RWE and BASF are planning a mega wind farm in the North Sea
The energy supplier and the chemical company are cooperating on the construction of a two gigawatt offshore wind farm. The energy obtained is intended to promote the market ramp-up of green hydrogen.
FFor RWE CEO Markus Krebber, it is a “lighthouse project” for climate protection in industry: the Essen-based energy supplier is teaming up with BASF to build a huge new wind farm in the North Sea, which will in future use green electricity for the chemical plant in Ludwigshafen and to produce “green” hydrogen. The system with a capacity of two gigawatts would be one of the largest offshore wind farms in the whole world. From 2030, it is expected to provide clean electricity for the production of basic chemicals to replace natural gas and electricity from fossil fuels.
RWE puts the total cost of the project at just over four billion euros. BASF wants to take a 49 percent stake in the wind farm. The remaining 51 percent will stay with RWE, which will develop, build and operate the plant. Coupling a new offshore wind farm to an industrial customer such as BASF at the planning stage “would be a novelty for Germany,” said the RWE boss. Other companies could use this example as a guide, said Krebber at a joint press conference with BASF CEO Martin Brudermüller and the chairman of the IG BCE union, Michael Vassiliadis.
Four fifths of the electricity is to be supplied directly to the BASF headquarters in Ludwigshafen, the world’s largest production site for chemicals. In order to achieve the goal of climate neutrality, BASF needs a lot of green electricity – especially for the planned conversion of the large “Cracker” plants to electrical operation. Brudermüller said the electricity requirement for climate-friendly production in Ludwigshafen will at least triple to 20 terawatt hours by 2035. That is around 15 percent of the wind power produced in Germany today. The wind farm planned with RWE is expected to contribute around a quarter of future requirements. “We want to push the tube and make an offer on how the transformation will work,” he said with a view to politics.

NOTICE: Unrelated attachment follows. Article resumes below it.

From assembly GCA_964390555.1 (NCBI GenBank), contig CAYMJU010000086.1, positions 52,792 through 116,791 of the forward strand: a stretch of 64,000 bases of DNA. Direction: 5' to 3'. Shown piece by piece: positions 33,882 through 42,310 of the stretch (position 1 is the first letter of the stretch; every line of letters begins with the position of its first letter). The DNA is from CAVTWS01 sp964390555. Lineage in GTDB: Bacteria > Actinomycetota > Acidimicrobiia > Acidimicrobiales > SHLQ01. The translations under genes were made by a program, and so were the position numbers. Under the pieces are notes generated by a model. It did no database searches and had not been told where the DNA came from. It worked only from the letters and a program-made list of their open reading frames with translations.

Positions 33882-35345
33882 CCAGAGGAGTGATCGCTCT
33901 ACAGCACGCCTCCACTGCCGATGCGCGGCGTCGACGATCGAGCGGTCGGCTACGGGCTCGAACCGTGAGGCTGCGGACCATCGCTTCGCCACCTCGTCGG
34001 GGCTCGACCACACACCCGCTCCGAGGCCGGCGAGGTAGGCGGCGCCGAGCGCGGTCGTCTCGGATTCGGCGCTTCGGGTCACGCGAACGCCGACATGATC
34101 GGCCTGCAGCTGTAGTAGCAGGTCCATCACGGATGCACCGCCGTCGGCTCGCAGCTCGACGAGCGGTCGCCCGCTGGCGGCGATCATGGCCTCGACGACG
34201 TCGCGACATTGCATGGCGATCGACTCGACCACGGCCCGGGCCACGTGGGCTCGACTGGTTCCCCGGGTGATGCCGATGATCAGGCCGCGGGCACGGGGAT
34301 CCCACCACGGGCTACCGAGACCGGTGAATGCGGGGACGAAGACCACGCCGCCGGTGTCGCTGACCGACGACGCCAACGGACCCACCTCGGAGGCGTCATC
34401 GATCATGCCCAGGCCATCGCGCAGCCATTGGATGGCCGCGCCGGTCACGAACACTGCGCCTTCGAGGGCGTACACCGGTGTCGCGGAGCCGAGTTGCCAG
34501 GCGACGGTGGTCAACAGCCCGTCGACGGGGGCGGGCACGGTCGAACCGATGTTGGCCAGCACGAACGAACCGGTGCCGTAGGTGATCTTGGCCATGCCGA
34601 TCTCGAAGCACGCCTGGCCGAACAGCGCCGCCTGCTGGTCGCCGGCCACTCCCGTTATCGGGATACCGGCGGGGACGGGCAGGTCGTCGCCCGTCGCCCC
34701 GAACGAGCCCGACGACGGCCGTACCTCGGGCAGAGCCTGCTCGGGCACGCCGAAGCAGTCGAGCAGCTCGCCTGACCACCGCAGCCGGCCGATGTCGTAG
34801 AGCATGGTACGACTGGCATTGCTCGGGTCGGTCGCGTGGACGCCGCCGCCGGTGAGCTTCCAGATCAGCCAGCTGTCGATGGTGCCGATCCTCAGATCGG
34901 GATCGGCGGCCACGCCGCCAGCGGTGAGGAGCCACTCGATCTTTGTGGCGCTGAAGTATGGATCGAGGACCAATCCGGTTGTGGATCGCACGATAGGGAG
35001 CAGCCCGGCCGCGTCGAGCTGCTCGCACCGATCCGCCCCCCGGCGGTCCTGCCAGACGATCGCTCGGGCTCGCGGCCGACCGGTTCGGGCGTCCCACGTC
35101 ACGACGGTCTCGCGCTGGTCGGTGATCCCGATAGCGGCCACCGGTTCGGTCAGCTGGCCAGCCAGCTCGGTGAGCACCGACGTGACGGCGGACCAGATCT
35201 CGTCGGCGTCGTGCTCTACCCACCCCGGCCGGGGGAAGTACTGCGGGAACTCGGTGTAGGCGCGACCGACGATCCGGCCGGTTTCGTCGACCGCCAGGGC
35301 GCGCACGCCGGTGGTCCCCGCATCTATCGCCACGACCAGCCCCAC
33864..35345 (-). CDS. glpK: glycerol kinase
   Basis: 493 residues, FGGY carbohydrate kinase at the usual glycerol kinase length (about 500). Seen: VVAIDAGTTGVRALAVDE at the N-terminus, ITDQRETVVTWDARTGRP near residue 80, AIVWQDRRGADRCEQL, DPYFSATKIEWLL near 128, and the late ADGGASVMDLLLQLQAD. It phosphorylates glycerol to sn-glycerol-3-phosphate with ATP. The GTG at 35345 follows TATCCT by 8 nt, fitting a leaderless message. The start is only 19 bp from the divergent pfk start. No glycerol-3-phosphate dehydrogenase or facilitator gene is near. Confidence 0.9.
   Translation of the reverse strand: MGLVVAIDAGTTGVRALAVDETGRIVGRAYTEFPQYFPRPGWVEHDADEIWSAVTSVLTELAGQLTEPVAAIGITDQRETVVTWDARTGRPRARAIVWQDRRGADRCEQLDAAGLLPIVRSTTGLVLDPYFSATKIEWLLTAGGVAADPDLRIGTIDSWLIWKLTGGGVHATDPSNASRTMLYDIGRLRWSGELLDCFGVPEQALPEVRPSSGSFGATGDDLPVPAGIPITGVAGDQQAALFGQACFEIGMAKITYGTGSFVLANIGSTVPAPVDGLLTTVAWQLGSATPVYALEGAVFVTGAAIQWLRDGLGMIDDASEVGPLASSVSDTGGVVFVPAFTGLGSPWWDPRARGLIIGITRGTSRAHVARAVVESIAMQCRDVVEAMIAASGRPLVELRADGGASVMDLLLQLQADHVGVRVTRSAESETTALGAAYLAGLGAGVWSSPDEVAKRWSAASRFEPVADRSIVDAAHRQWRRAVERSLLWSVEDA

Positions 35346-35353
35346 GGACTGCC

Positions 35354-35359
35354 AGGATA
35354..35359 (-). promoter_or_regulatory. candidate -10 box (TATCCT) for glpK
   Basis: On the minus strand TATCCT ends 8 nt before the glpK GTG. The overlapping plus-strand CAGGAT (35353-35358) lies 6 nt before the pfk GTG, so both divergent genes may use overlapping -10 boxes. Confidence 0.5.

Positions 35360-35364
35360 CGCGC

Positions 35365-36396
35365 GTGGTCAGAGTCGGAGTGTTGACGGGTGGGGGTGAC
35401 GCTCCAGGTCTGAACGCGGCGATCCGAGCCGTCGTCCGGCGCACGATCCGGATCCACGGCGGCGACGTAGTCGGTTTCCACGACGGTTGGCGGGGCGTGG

300 megawatts of water electrolysis
RWE intends to use around a fifth of the output to produce hydrogen for other industrial customers. To this end, a new electrolysis site is to be built in north-west Germany. The exact location planning depends on where the electricity can best be fed in. With a capacity of around 300 megawatts, RWE is planning one of the largest electrolysers in Germany, said Krebber. CO2-free hydrogen – obtained from water not from methane – also plays an important role in the climate-neutral conversion of chemical production. However, Brudermüller pointed out that water electrolysis consumes five times more electricity than conventional production from methane.
BASF has set itself the goal of reducing its carbon dioxide emissions by a quarter by 2030. In Ludwigshalfen alone, the largest chemical site in the world, around eight million tons of the greenhouse gas are produced every year. The joint project with RWE aims to save almost three million tons there. Another million tons of CO2 should be saved through the use of green hydrogen.
At the presentation of the electrification plans in March, BASF announced that it would start producing renewable energy itself. The group is already producing its own energy, and three gas and steam turbine power plants are currently in operation in Ludwigshafen.
The project with RWE is, however, still subject to the proviso that politicians play along. According to their own admission, both groups do not expect any subsidies for the construction of the wind farm. However, your project assumes that further areas are released in the North Sea which, according to current planning, will only be considered for the construction of new offshore parks after 2030. In addition, they demand that green electricity be relieved of the EEG surcharge to promote renewable energies and that the “market ramp-up” for green hydrogen be given greater support. “We need competitive electricity costs, otherwise the transformation will not succeed,” said Brudermüller.
Krebber also urged a hurry. The expansion of renewables takes years of lead time. “That is why the decisions that are made today will determine success in the second half of the 2020s”. Another bottleneck are the lines that are supposed to bring the electricity south. The planning covers around 7,800 kilometers. However, many projects are considerably behind schedule. As IG BCE chairman Vassiliadis criticized, seventy percent of the lines have not even been finally approved. Vassiliadis praised the RWE and BASF project as a “symbol of the innovative strength of industry and its employees”. The union is behind the major project because it helps to secure competitiveness and jobs.